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abstract = "Purpose: Researchers and institutions are faced with a growing number of tools to help maximize and track alternative metrics, or altmetrics. Unlike bibliographic databases, the coverage, functionality, and underlying search algorithms of these tools are often opaque. This poster describes an assessment of these unique resources. Setting/Participants/Resources: Seven tools were examined: Altmetric Explorer, F1000, ImpactStory, Kudos, Mendeley Stats, Newsflo, and PlumXBrief Description: We investigated seven altmetrics-related tools to determine their utility both for the Libraries and for our users. We assessed seven tools, and considered their functionality, intended purpose and audience, business model, transparency, accuracy, and flexibility, both for the Libraries as a service and resource delivery unit and for the individual researcher. Results/Outcomes: While we found that no one tool met all of the articulated and anticipated needs of our Libraries or our users, we developed an overarching rubric which allows us to clearly communicate the benefits and potential challenges of each of these diverse tools. The scope of the tools was often limited, for example focusing only on social media engagement rather than a more robust picture of impact, and they consistently lacked functionality such as the ability to download search results. Associated costs were often ambiguous, as were the search algorithms and data sources included, and tools frequently failed to simultaneously address both individual and institutional needs. Evaluation Method: A consensus-based model was used to develop an assessment rubric of altmetric tools.",
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N2 - Purpose: Researchers and institutions are faced with a growing number of tools to help maximize and track alternative metrics, or altmetrics. Unlike bibliographic databases, the coverage, functionality, and underlying search algorithms of these tools are often opaque. This poster describes an assessment of these unique resources. Setting/Participants/Resources: Seven tools were examined: Altmetric Explorer, F1000, ImpactStory, Kudos, Mendeley Stats, Newsflo, and PlumXBrief Description: We investigated seven altmetrics-related tools to determine their utility both for the Libraries and for our users. We assessed seven tools, and considered their functionality, intended purpose and audience, business model, transparency, accuracy, and flexibility, both for the Libraries as a service and resource delivery unit and for the individual researcher. Results/Outcomes: While we found that no one tool met all of the articulated and anticipated needs of our Libraries or our users, we developed an overarching rubric which allows us to clearly communicate the benefits and potential challenges of each of these diverse tools. The scope of the tools was often limited, for example focusing only on social media engagement rather than a more robust picture of impact, and they consistently lacked functionality such as the ability to download search results. Associated costs were often ambiguous, as were the search algorithms and data sources included, and tools frequently failed to simultaneously address both individual and institutional needs. Evaluation Method: A consensus-based model was used to develop an assessment rubric of altmetric tools.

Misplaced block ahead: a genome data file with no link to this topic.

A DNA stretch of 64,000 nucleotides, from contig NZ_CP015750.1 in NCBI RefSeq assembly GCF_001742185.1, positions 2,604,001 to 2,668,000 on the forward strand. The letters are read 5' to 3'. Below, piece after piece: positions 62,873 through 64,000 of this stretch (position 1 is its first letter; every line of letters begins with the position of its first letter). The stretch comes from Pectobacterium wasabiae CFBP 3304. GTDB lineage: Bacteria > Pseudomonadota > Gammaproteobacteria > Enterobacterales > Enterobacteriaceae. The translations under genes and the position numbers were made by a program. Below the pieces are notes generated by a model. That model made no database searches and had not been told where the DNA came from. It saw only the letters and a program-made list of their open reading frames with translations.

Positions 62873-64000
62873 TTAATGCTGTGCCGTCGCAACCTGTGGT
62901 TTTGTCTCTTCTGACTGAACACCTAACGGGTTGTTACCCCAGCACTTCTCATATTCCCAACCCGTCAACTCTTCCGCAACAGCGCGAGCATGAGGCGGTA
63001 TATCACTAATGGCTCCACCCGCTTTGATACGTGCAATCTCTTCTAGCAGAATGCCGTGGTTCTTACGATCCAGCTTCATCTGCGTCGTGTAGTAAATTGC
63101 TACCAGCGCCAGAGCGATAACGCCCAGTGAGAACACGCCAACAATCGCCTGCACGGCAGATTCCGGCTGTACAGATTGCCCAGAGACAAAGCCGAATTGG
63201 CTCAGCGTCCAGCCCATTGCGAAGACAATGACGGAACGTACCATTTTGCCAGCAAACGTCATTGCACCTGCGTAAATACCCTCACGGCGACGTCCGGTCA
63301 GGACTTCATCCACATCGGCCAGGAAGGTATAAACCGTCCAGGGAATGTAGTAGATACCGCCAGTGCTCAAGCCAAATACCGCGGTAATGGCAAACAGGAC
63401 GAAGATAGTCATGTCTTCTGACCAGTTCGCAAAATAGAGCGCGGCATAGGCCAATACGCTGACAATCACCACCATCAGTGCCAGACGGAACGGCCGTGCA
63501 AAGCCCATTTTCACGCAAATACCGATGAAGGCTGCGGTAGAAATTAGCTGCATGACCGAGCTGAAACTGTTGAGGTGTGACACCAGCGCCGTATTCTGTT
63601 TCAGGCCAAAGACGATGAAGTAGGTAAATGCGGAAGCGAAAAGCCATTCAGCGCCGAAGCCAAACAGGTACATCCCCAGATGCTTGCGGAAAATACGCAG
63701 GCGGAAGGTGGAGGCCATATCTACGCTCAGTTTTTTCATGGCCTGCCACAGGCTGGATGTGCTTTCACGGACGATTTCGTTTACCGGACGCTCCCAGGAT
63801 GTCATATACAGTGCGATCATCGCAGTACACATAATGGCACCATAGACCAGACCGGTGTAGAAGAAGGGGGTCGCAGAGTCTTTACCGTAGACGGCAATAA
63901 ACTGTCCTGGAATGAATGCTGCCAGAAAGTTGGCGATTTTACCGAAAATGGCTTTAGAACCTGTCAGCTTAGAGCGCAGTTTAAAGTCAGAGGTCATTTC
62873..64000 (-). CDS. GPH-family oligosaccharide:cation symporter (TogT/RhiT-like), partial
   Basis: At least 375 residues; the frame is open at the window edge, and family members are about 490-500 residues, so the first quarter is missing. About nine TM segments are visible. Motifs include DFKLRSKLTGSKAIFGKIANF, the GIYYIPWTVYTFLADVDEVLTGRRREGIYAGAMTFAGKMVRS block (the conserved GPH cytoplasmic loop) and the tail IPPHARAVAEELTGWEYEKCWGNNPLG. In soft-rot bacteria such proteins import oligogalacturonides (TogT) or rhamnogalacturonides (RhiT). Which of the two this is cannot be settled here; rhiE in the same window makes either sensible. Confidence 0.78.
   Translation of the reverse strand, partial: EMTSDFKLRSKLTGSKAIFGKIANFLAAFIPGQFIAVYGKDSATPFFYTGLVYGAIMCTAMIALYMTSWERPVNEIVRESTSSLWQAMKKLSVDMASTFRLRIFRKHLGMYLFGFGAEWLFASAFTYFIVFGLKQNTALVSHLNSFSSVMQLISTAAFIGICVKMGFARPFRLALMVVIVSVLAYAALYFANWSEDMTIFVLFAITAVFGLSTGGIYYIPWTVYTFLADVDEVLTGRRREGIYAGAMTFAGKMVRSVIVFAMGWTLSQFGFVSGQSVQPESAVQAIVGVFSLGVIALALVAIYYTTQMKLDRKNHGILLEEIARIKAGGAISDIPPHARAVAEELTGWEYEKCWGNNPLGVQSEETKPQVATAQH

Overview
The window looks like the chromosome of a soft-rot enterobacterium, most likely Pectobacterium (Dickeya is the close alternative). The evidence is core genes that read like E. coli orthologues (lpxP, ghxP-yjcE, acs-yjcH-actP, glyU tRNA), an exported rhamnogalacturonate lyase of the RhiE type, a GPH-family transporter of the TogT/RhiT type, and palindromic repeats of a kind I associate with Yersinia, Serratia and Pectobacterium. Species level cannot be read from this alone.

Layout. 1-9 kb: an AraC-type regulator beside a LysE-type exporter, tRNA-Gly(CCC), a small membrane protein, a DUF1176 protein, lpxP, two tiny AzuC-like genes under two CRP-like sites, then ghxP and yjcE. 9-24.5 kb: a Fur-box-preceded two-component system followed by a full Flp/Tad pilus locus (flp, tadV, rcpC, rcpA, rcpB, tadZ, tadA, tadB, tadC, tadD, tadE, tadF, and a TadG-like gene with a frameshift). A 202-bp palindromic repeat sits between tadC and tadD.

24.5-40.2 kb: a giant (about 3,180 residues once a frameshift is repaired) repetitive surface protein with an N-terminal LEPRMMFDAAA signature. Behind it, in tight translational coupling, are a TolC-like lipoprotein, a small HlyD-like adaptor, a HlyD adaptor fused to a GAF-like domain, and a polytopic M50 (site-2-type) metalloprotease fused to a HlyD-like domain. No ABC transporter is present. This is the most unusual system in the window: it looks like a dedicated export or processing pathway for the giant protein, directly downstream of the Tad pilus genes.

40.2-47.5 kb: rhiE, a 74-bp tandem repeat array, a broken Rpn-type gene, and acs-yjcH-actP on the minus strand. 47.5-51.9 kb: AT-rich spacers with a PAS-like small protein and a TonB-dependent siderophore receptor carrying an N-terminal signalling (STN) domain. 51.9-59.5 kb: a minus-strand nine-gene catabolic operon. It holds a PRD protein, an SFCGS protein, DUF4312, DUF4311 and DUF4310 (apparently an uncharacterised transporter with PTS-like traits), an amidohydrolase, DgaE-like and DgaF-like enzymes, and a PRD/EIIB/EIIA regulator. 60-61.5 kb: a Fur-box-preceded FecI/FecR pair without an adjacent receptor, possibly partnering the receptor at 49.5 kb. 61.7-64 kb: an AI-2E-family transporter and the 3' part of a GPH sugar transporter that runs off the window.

AB - Purpose: Researchers and institutions are faced with a growing number of tools to help maximize and track alternative metrics, or altmetrics. Unlike bibliographic databases, the coverage, functionality, and underlying search algorithms of these tools are often opaque. This poster describes an assessment of these unique resources. Setting/Participants/Resources: Seven tools were examined: Altmetric Explorer, F1000, ImpactStory, Kudos, Mendeley Stats, Newsflo, and PlumXBrief Description: We investigated seven altmetrics-related tools to determine their utility both for the Libraries and for our users. We assessed seven tools, and considered their functionality, intended purpose and audience, business model, transparency, accuracy, and flexibility, both for the Libraries as a service and resource delivery unit and for the individual researcher. Results/Outcomes: While we found that no one tool met all of the articulated and anticipated needs of our Libraries or our users, we developed an overarching rubric which allows us to clearly communicate the benefits and potential challenges of each of these diverse tools. The scope of the tools was often limited, for example focusing only on social media engagement rather than a more robust picture of impact, and they consistently lacked functionality such as the ability to download search results. Associated costs were often ambiguous, as were the search algorithms and data sources included, and tools frequently failed to simultaneously address both individual and institutional needs. Evaluation Method: A consensus-based model was used to develop an assessment rubric of altmetric tools.